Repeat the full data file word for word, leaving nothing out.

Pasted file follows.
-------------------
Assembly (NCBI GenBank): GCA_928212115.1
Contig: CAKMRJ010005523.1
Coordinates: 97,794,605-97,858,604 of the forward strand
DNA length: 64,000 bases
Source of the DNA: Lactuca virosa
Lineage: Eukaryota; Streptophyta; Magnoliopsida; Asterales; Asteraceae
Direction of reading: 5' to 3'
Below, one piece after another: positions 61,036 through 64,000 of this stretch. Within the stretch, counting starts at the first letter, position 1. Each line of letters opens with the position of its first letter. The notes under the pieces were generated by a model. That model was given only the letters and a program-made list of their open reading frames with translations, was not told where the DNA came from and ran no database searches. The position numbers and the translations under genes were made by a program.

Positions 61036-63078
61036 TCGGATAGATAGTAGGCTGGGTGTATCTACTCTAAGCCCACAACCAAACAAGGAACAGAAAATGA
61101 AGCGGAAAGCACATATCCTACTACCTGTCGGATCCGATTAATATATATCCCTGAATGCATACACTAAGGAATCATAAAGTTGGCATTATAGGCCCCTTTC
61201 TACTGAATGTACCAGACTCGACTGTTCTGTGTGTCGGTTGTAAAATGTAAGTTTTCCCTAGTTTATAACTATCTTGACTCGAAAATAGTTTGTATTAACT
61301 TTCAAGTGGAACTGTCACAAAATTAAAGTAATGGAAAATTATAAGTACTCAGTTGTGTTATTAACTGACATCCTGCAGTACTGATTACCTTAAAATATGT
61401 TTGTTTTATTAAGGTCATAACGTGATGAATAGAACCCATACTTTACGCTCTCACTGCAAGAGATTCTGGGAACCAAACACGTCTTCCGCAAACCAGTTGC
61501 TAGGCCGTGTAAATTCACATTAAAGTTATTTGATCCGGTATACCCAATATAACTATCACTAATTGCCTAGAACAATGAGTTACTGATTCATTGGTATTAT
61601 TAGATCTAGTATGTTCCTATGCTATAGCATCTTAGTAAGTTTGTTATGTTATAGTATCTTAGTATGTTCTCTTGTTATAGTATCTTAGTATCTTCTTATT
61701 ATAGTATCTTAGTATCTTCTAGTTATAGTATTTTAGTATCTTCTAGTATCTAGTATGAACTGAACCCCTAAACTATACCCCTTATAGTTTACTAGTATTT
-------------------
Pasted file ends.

Assembly (NCBI GenBank): GCA_928212115.1
Contig: CAKMRJ010005523.1
Coordinates: 97,794,605-97,858,604 of the forward strand
DNA length: 64,000 bases
Source of the DNA: Lactuca virosa
Lineage: Eukaryota; Streptophyta; Magnoliopsida; Asterales; Asteraceae
Direction of reading: 5' to 3'
Below, one piece after another: positions 61,036 through 64,000 of this stretch. Within the stretch, counting starts at the first letter, position 1. Each line of letters opens with the position of its first letter. The notes under the pieces were generated by a model. That model was given only the letters and a program-made list of their open reading frames with translations, was not told where the DNA came from and ran no database searches. The position numbers and the translations under genes were made by a program.

Positions 61036-63078
61036 TCGGATAGATAGTAGGCTGGGTGTATCTACTCTAAGCCCACAACCAAACAAGGAACAGAAAATGA
61101 AGCGGAAAGCACATATCCTACTACCTGTCGGATCCGATTAATATATATCCCTGAATGCATACACTAAGGAATCATAAAGTTGGCATTATAGGCCCCTTTC
61201 TACTGAATGTACCAGACTCGACTGTTCTGTGTGTCGGTTGTAAAATGTAAGTTTTCCCTAGTTTATAACTATCTTGACTCGAAAATAGTTTGTATTAACT
61301 TTCAAGTGGAACTGTCACAAAATTAAAGTAATGGAAAATTATAAGTACTCAGTTGTGTTATTAACTGACATCCTGCAGTACTGATTACCTTAAAATATGT
61401 TTGTTTTATTAAGGTCATAACGTGATGAATAGAACCCATACTTTACGCTCTCACTGCAAGAGATTCTGGGAACCAAACACGTCTTCCGCAAACCAGTTGC
61501 TAGGCCGTGTAAATTCACATTAAAGTTATTTGATCCGGTATACCCAATATAACTATCACTAATTGCCTAGAACAATGAGTTACTGATTCATTGGTATTAT
61601 TAGATCTAGTATGTTCCTATGCTATAGCATCTTAGTAAGTTTGTTATGTTATAGTATCTTAGTATGTTCTCTTGTTATAGTATCTTAGTATCTTCTTATT
61701 ATAGTATCTTAGTATCTTCTAGTTATAGTATTTTAGTATCTTCTAGTATCTAGTATGAACTGAACCCCTAAACTATACCCCTTATAGTTTACTAGTATTT